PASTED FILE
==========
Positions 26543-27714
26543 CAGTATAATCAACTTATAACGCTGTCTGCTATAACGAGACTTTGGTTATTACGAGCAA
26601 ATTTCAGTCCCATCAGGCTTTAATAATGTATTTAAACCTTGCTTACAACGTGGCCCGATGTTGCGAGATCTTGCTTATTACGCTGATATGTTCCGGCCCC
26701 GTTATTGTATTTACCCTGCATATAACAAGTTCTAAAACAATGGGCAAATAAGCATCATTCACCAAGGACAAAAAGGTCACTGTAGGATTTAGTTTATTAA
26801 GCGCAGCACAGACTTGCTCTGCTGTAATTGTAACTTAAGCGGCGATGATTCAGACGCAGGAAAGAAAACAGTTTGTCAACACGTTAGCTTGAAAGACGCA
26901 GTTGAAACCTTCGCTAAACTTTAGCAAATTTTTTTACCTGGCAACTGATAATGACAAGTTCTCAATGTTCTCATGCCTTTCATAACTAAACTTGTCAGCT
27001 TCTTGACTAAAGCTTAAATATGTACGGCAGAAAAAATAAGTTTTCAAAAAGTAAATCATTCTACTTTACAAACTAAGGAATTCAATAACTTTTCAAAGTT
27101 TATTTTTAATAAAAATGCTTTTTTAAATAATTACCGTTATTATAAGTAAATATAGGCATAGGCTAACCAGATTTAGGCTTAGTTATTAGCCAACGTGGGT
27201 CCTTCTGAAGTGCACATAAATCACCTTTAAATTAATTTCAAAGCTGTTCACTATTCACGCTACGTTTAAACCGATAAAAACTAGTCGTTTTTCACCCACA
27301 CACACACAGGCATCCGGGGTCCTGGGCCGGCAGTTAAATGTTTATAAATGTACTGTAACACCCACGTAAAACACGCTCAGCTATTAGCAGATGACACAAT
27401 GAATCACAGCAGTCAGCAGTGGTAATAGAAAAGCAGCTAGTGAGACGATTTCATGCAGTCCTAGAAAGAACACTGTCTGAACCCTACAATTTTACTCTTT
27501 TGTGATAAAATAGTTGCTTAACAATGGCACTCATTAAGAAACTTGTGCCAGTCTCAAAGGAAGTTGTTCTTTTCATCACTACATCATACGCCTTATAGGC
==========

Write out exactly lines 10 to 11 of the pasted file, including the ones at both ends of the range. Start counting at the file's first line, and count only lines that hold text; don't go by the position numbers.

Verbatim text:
27301 CACACACAGGCATCCGGGGTCCTGGGCCGGCAGTTAAATGTTTATAAATGTACTGTAACACCCACGTAAAACACGCTCAGCTATTAGCAGATGACACAAT
27401 GAATCACAGCAGTCAGCAGTGGTAATAGAAAAGCAGCTAGTGAGACGATTTCATGCAGTCCTAGAAAGAACACTGTCTGAACCCTACAATTTTACTCTTT